2015 HRI Report CoverApril 13, 2015 – The dramatic increase in the number of children migrating from the Northern Triangle countries to Mexico and the United States has garnered international attention.What is more concerning, though, is the lack of protection of the human rights of the children who are migrating.

A report published today by the Georgetown Law Human Rights Institute (HRI) finds that Mexico is currently falling short of its human rights obligations and is putting migrant children at risk of being returned to violent and dangerous situations in their home countries by failing to provide adequate access to international protection. The report, The Cost of Stemming the Tide: How Immigration Enforcement Practices in Southern Mexico Limit Migrant Children’s Access to International Protection, is the product of months of research, including dozens of interviews with affected children and families, advocates and government officials and agency staff. Many of the Central American children interviewed were seeking asylum in Mexico.

“Many children go unscreened for international protection by the Mexican government. On top of that, they have no knowledge of their rights to apply for asylum. Migrant children are one of the most vulnerable populations. . . Yet, they are left to fend for themselves when asking for protection,” stated research team member Mary Nelson, LLM’15.

The researchers also found that migrant children in Southern Mexico are systematically detained, often in poor conditions, for long and unpredictable periods. Detention conditions –coupled with the prospect of being detained for months while awaiting a decision on their status –deters children from seeking asylum.

Seventeen-year-old Ricardo spent ten months in detention after requesting asylum. He describes it as, “Two or three months went by and I was getting desperate. … You are like a fish in a glass of water. There is no place to go.”

The United States has invested significant political and fiscal resources in the fortification of Mexico’s southern border. But encouraging increased apprehension and deportation of children at Mexico’s southern border may come at a significant cost to children’s rights. International law requires that countries receiving migrants, like Mexico, meaningfully inform them of their right to seek asylum and provide access to procedures to determine whether they merit asylum or other forms of international protection. Although Mexico’s laws, policies, constitutional provisions are meant to guarantee these protections, the report found that they are failing to do so in practice.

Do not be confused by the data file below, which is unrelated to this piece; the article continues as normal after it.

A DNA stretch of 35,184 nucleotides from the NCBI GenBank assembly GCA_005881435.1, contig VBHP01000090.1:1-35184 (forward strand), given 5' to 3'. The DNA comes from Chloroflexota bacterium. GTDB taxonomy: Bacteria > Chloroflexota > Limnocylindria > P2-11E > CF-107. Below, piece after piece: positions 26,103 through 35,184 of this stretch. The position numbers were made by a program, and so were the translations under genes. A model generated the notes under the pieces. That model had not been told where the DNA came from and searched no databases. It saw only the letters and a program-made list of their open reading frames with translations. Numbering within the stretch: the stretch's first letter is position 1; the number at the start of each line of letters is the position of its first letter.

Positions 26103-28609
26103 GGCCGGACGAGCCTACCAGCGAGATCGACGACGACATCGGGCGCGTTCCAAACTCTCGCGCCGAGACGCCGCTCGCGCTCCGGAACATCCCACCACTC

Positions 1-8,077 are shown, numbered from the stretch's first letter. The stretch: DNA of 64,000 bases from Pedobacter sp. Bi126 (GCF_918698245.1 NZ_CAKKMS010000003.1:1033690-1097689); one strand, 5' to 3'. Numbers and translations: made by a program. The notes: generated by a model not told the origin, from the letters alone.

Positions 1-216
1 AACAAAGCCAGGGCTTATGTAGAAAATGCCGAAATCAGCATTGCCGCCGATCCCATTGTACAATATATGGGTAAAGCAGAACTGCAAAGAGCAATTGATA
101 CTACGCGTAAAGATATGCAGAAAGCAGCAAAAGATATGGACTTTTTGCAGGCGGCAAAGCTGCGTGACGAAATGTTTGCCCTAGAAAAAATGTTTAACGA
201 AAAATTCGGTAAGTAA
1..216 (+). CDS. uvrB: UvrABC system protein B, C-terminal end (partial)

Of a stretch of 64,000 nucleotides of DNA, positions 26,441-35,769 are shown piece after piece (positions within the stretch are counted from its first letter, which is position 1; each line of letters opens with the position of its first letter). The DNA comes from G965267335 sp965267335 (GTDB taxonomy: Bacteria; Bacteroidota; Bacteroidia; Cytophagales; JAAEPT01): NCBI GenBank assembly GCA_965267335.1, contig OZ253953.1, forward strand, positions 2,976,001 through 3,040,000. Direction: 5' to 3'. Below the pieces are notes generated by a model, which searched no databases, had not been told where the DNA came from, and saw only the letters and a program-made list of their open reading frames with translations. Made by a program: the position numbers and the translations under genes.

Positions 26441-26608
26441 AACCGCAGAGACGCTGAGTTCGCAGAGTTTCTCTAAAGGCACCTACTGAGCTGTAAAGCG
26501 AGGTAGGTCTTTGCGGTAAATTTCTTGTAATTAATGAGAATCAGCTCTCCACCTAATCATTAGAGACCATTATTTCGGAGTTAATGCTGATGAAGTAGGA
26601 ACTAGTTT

“On paper, Mexico has an immigration and refugee legal framework that is very thorough, protective, and human rights-oriented,” said Andres Echevarria, LLM’15, one of the authors of the report. “In practice, though, we found that the immigration system currently in place in Mexico operates more like a child-deportation-machine.”

The Georgetown Law Human Rights Institute serves as the focal point for human rights activities at Georgetown Law and promotes Georgetown Law’s role as a leader in the field of human rights.

The official report launch was held at 8:00 a.m. (GMT -04:00) on April 13, 2015. The report was presented at the Tenth Annual Samuel Dash Conference on Human Rights.

To contact members of the research team, email hrifactfinding2015@gmail.com.

Additional Documents:

Request for access to Mexican Instituto Nacional de Migración (INM) (in Spanish) (Contact Our Current Dash/Muse Fellow if you need an accessible version of this document).

Response denying HRI access to INM facilities and staff (in Spanish) (Contact Our Current Dash/Muse Fellow if you need an accessible version of this document).

Example of rights information from the Mexican Comisión Estatal de Los Derechos Humanos (CEDH) (in Spanish)

Example of rights information from the United Nations High Commissioner for Refugees (UNHCR) (in Spanish)

Example of rights information from Centro de Derechos Humanos Fray Matías de Córdova A.C. (in Spanish)

Questionnaire produced by the Mexican Comisión Mexicana de Ayuda a Refugiados (COMAR) for use in the processing of refugee claims (in Spanish)